Long before mistaken-identity cartoons like Chuck Jones’ Forward March Hare (1952) and Jules Feffeir/Gene Deitch’s Munro (1960), was Frank Tashlin’s 1946 book The Bear That Wasn’t. Tashlin has inferred that the book was written as a reaction to his experience at Disney in the late 30s. I suppose if you think of Tashlin as the bear, with “bear” being a metaphor for an “artist”; the factory as the Disney studio; the Zoo as an art museum; the company president as Walt… it begins to make even more sense.
The book was a critical and financial success, but despite his background in animation (or maybe because of it) Tashlin resisted letting the book be adapted to film. However he did oversee his own adaptation of the material, a 1947 MGM recording of the book, read by Keenan Wynn (son of Ed Wynn, and an acclaimed actor himself – and villain “Alonzo Hawk” in numerous Disney live action movies). Robert Welch adapted and directed – Welsh was a close associate of Tashlin’s at this time, having co-wrote the feature Variety Girl and later Son of Paleface with him, acting as producer of that classic and several other Tashlin features in the 1950s.
Walter Schumann (Dragnet, Night of the Hunter) wrote the music for the record – and it’s an interesting coincidence that the record and Chuck Jones’ film (20 years later) were both made for MGM. Mike Kazaleh has uploaded his copy of the recording (and the humorous – probably written by Tashlin – liner notes here) and I’ve embed it below.
Twenty years later, MGM released a 10-minute animated version. Tashlin was credited as co-producer with Chuck Jones – but Tash really had nothing to do with the film and was horrified by the end results. In his interview with Michael Barrier Tashlin said:
“…with the exception maybe of your best girl friend running you over in your own car, that was just about the worst experience I ever had, the making of that cartoon. I did that book a long time ago, in 1948, and everyone wanted to make an animated cartoon. I heard from studios in Europe – all over. And it was kind of precious and special to me, and I said no. Gilbert Seldes, who was at Disney’s at that time, called me, he says, “I want to get Walt to get this,” and I said, “No, they’d chew it up, it’d be no good.” Anyhow, the thing was translated into many languages, and it was always a thing that I liked. Then about four years ago – five years ago, maybe – Chuck called me, and said he would like to do it, as an MGM cartoon. And I said, without reservation, “Fine,” ’cause I had seen the thing Chuck had made called The Dot and the Line, where they had taken a book and faithfully put the book on the screen. And that’s all I wanted. So I said, “Fine,” we made a deal. He said, “I’m gonna give you producer credit on it,” I said, “What for, I’m not producing it.” He said, “In case we win an Academy Award, you’ll get one.” You know, that was marvelous, and he had received many Academy Awards. So I went away to make a picture, I never went near it, ’cause I figured that was in the best hands. Why worry about it, the guy was gonna take the book and put it on the screen, and he was a very capable man. I went to see it in a theater, and the thing started, and I guess it wasn’t into a minute and a half where they had done a thing that destroyed the whole picture, and that’s why it never got anywhere.”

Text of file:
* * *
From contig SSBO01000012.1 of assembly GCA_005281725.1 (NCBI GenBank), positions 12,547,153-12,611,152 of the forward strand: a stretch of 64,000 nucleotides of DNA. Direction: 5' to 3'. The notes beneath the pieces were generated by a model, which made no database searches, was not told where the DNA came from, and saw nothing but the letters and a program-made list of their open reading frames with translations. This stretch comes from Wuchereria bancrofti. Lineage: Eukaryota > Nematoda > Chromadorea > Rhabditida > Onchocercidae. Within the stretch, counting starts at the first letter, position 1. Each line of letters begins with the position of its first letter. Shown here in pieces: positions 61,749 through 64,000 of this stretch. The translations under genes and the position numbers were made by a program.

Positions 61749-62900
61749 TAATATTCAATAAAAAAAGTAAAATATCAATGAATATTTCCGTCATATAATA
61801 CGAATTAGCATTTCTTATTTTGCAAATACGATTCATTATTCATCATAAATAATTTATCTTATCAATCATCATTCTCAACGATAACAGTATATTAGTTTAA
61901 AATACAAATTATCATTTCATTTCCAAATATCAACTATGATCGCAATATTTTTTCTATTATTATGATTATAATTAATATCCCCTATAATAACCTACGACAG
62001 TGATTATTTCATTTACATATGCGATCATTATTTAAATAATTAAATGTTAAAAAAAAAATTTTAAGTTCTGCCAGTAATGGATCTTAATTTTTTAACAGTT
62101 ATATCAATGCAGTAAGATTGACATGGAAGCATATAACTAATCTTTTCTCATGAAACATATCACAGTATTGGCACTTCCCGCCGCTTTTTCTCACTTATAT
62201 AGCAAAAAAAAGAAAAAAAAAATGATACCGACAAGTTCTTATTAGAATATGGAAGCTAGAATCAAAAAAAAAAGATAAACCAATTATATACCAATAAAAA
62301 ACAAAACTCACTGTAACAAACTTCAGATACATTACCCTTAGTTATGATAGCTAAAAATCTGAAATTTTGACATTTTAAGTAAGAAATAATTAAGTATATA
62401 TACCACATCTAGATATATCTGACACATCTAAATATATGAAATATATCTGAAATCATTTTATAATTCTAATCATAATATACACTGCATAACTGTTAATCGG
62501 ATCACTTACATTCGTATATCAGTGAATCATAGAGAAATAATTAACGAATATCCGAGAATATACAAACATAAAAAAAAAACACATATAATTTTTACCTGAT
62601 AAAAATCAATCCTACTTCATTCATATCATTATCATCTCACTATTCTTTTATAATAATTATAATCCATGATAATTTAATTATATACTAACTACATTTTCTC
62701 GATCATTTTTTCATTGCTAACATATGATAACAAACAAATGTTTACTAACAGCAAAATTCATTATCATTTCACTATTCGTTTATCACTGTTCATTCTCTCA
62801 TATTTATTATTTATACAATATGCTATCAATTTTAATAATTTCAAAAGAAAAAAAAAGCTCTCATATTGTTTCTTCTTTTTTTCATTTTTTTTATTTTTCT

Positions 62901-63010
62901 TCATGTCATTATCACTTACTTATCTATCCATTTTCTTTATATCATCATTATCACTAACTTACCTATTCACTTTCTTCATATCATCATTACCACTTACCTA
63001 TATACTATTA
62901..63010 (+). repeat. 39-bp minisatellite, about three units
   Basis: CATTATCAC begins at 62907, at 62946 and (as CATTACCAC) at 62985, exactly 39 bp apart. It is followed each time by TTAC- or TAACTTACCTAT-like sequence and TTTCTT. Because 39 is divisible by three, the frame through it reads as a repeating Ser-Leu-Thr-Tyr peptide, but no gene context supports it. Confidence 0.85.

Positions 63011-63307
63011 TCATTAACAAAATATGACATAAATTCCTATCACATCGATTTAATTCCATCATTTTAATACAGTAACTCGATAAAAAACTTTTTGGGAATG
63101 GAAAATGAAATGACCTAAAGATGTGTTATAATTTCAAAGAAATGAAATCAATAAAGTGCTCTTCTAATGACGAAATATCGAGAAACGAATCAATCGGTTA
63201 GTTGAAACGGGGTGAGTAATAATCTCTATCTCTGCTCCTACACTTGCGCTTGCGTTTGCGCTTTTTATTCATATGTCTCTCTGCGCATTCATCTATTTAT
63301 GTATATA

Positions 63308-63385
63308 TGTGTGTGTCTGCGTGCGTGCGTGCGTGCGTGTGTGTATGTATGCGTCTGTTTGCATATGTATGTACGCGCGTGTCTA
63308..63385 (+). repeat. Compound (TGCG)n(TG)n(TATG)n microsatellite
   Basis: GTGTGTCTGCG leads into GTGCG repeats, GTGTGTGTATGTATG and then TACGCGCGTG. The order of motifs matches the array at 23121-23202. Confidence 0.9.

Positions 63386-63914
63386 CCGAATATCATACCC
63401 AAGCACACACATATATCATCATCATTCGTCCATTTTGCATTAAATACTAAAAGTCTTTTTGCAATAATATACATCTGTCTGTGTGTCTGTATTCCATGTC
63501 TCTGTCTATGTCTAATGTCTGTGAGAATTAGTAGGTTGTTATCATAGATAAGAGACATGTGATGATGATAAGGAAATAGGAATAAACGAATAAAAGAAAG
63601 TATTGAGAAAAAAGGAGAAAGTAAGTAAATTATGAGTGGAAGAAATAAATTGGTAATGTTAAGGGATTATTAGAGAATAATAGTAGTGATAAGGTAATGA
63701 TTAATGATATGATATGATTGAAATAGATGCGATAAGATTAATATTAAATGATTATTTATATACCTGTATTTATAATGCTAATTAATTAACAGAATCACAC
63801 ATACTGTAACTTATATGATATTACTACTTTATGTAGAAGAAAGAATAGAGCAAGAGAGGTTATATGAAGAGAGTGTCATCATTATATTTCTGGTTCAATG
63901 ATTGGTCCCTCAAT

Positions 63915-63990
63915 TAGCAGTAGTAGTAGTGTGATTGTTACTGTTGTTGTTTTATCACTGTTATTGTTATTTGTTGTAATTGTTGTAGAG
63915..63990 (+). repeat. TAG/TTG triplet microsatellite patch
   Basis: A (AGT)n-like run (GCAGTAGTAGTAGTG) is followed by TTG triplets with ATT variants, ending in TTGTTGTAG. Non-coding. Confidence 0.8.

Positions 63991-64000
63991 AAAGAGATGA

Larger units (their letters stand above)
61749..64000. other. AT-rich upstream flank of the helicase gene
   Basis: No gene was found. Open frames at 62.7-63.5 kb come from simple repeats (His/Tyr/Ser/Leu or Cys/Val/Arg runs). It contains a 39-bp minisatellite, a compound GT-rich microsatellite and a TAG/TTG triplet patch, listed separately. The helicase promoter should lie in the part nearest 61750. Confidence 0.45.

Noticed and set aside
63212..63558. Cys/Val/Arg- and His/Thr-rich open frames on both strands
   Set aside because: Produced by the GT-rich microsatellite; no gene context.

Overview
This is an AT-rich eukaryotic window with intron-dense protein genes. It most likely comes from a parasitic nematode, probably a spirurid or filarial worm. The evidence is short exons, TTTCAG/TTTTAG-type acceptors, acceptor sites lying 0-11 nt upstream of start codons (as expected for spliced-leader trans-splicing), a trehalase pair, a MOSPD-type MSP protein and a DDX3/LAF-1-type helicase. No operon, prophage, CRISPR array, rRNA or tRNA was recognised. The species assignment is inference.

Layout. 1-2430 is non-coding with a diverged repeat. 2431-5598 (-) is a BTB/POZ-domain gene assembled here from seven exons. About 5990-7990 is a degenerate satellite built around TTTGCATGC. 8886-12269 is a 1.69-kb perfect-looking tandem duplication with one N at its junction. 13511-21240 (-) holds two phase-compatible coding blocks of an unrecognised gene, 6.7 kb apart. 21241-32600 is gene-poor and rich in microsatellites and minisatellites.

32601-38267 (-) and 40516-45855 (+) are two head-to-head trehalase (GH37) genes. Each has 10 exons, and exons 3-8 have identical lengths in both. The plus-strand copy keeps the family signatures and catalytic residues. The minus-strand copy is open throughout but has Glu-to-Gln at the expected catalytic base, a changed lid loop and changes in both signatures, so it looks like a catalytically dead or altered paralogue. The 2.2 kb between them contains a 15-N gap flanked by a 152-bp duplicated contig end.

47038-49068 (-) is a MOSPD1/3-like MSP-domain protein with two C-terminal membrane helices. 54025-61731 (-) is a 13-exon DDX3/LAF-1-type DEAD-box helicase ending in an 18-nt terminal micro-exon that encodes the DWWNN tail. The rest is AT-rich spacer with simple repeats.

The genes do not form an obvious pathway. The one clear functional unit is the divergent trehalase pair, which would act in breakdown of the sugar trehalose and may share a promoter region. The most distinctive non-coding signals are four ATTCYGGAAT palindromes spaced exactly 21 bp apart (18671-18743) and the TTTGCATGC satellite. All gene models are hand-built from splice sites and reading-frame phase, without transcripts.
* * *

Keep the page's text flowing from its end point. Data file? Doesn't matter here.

“…they destroyed the cartoon with one little thing. I saw that, I almost cried. I never talked to Chuck about it, I’ve never talked to him since. It was a terrible thing. This bear, he goes to sleep under a factory, when he wakes up they try to convince him he’s a [man], as you well know, and he keeps insisting he’s a bear, and that’s the point of it. Up front in the beginning of this thing, when they are telling him he is a man and he is insisting he’s a bear, they put a cigarette in his mouth. Now, the picture was destroyed there, because by the acceptance of a cigarette – you never saw where he got it – by putting a cigarette in his mouth, he was already a man. You know what I mean? Psychologically, the picture was ruined. It stopped working from that point on. So that was a terrible experience.”
Paul Spector posted some of his father’s “additional story” boards on his Irv Spector blog. It’s generally agreed that Jones’ missed the mark with this one. Mike Kazaleh sent me his insights about the film:
“Visually, the dominating presence is all Maurice Noble. Not just in the design, but in the actual staging and cutting. He made very liberal use of translucent pantone sheets in this film. The animation is so limited as to be almost incidental. Most of the motion was accomplished by way of camera moves. A lot of the actual animation is an arm or a mouth moving, an eye blinking or a walk cycle.”
Here it is – the cartoon adaptaion that wasn’t: